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Oliver Cromwell

Civilization:British: England
Era: Stuart
1599–1658Field of Renown:military: General
cromwell
 Oliver Cromwell

Oliver Cromwell came to prominence during the English Civil Wars, beginning as a cavalry commander, and eventually rising to become one of the leading generals of the Parliamentarian army. In this position he was instrumental in carrying out the execution of Charles I, and founding the Commonwealth of England, which he led from 1648 to his death in 1659. He is a highly controversial character in history, considered by some to by a tyrannical dictator and by others as a champion of liberty, religious freedom, and republicanism. In some ways his conduct was impeccable and always driven by the highest principles. On the other hand, he was a rabid anti-papist of the most extreme variety, and considerably intolerant of the vices and foibles of the great mass of humanity. Like many of the idealistic protestant reformers of his age, he nobly resisted the corruptions and hypocrisy of the established churches, and aristocratic abuses of the times, but in his attempt to impose what he considered a better system on a reluctant populace, was guilty of oppressions and abuses just as bad, and in many cases worse, than those he stood against. He has long been an object of particular hatred of Irishmen, and is typically held responsible for some 300 years worth of oppressions and atrocities based on an active military campaign in Ireland lasting little over six months.

Oliver Cromwell was a grand-nephew of Thomas Cromwell, the minister of Henry VIII famous for closing the English monasteries and confiscating their land. His family was of course, strongly anti-Catholic and he himself was a dedicated Puritan. He lived in relative obscurity until the English Civil War, at which time he joined the Army as a Cavalry leader, and quickly rose through the ranks. He distinguished great ability at the Battle of Marston Moor, but the Parliamentary army failed to follow up on its victories. Soon after, he along with Sir Thomas Fairfax, reformed the parliamentary army to make it more 'professional' and refused to let most members of Parliament have commissions. In addition to greatly improving the effectiveness of the army, this created a breach between the army and Parliament, resulting in the second and third civil wars, both of which occurred after the Royalists had already been defeated.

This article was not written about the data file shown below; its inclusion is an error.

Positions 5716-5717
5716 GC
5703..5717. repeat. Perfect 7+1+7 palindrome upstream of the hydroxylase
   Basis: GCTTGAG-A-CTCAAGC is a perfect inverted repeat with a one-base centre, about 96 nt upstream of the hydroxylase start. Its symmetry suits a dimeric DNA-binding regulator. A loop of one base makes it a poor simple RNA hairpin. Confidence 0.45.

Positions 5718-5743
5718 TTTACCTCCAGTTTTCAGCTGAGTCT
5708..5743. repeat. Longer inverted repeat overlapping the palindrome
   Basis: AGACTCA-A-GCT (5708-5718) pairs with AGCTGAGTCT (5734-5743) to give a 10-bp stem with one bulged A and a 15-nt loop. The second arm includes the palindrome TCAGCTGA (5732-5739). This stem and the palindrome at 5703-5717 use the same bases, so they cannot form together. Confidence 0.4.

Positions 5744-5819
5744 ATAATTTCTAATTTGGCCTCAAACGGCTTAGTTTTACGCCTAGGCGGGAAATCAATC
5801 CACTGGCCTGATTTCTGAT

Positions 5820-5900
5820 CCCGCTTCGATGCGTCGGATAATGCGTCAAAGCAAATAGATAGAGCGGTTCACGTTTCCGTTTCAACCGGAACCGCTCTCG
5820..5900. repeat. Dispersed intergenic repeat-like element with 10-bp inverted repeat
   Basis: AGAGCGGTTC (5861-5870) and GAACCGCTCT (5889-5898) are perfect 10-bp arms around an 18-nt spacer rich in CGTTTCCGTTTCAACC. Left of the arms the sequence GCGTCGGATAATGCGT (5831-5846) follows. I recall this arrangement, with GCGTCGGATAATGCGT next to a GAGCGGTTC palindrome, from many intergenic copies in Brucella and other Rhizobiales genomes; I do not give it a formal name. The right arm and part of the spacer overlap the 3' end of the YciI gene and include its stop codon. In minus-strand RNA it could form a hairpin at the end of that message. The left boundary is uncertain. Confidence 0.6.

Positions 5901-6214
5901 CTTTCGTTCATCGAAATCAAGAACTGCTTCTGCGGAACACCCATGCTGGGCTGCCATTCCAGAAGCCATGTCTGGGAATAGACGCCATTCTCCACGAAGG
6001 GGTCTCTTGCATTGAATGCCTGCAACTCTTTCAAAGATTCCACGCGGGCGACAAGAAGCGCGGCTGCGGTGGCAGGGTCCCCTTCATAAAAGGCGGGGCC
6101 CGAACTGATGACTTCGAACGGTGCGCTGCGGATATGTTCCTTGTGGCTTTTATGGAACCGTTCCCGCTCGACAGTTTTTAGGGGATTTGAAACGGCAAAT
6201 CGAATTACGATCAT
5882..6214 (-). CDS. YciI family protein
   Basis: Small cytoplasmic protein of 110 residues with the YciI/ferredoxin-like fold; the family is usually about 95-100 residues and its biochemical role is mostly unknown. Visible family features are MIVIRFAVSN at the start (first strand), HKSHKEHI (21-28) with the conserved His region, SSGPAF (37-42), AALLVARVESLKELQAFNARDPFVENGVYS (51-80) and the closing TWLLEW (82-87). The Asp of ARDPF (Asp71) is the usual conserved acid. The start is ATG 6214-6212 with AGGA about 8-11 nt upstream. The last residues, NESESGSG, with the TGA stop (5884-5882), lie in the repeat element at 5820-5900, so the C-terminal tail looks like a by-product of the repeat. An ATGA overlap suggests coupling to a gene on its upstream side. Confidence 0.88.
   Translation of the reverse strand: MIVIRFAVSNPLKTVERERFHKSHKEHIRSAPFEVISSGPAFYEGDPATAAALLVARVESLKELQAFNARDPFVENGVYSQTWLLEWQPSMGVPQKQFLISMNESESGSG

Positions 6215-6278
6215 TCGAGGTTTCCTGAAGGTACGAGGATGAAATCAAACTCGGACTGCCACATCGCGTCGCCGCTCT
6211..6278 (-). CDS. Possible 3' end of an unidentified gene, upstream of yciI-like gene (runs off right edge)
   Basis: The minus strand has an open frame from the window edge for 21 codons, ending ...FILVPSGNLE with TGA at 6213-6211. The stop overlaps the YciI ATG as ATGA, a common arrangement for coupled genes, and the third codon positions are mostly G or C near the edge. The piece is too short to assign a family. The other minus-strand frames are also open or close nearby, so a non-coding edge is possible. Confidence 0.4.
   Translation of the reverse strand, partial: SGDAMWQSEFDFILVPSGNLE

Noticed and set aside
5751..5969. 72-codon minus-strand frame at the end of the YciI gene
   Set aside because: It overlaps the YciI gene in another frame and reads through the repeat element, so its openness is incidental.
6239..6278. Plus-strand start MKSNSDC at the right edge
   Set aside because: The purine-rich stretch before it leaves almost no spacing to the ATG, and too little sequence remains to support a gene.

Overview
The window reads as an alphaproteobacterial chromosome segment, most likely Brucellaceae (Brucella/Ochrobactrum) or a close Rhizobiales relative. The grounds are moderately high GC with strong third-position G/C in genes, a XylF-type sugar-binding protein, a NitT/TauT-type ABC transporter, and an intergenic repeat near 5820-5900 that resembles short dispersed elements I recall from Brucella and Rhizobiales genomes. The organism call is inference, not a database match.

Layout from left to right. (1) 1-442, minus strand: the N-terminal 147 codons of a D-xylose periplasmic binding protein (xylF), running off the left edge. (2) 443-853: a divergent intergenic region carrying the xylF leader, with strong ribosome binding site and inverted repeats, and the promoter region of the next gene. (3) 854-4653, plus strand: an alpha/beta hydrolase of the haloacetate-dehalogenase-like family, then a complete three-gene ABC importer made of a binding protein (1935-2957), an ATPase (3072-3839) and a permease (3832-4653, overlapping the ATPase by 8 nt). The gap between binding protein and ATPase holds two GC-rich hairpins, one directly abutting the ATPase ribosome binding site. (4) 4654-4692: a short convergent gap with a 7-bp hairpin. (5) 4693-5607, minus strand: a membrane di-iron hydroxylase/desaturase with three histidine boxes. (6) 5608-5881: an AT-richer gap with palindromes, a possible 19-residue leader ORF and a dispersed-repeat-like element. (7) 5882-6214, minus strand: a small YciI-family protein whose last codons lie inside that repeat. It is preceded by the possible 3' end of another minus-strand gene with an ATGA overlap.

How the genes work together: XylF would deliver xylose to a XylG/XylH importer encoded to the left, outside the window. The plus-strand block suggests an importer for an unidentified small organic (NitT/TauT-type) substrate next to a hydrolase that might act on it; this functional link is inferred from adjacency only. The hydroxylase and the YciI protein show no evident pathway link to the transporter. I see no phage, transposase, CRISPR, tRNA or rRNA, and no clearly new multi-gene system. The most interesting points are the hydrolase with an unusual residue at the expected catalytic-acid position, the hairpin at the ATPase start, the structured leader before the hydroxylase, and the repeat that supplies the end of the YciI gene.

Charles I surrendered after the Battle of Naseby, and for two years negotiations between the Royalists, various factions of the army, and Parliament were unsuccessful in coming up with a mutually acceptable reform of government. During this period, Cromwell emerged as the dominant political leader of the army faction, and even broke with his old friend Thomas Fairfax over the execution of Charles I. After the execution of the king, the army faction assumed complete control of government, and Cromwell was eventually appointed "Lord Protector". He tolerated parliament only to the point that it would do his bidding, and did not hesitate to dissolve it entirely when it failed to make the reforms he desired. Cromwell was driven by highly idealistic ideas of religious freedom, and republican principles, but was utterly impatient with the obstructionism, inertia, and general sinfulness of the human beings he actually had to deal with. His government was respected but not loved. His efforts to reduce vice and the 'sinfulness' of the English people were deeply resented by various factions of irresolute sinners (including almost everyone), and on his death there was widespread desire to restore the corrupt and inefficient monarchy rather than to bear any longer the efficient and upright puritans. On Cromwell's death in 1659, one of his generals negotiated with Charles II to restore the monarchy, and two years later, his body was exhumed, hanged and beheaded by vengeful royalists.


Key events during the life of Oliver Cromwell

Year Event
1599 Oliver Cromwell is born.
1620 Marriage to Elizabeth Bourchier.
1628 Cromwell becomes a member of Parliament from Huntingdon.
  Charles I rules without a Parliament for 11 years.
1640 Cromwell is elected a member of the 'Long Parliament'.
1642 Cromwell recruits a small cavalry and joins the roundhead army.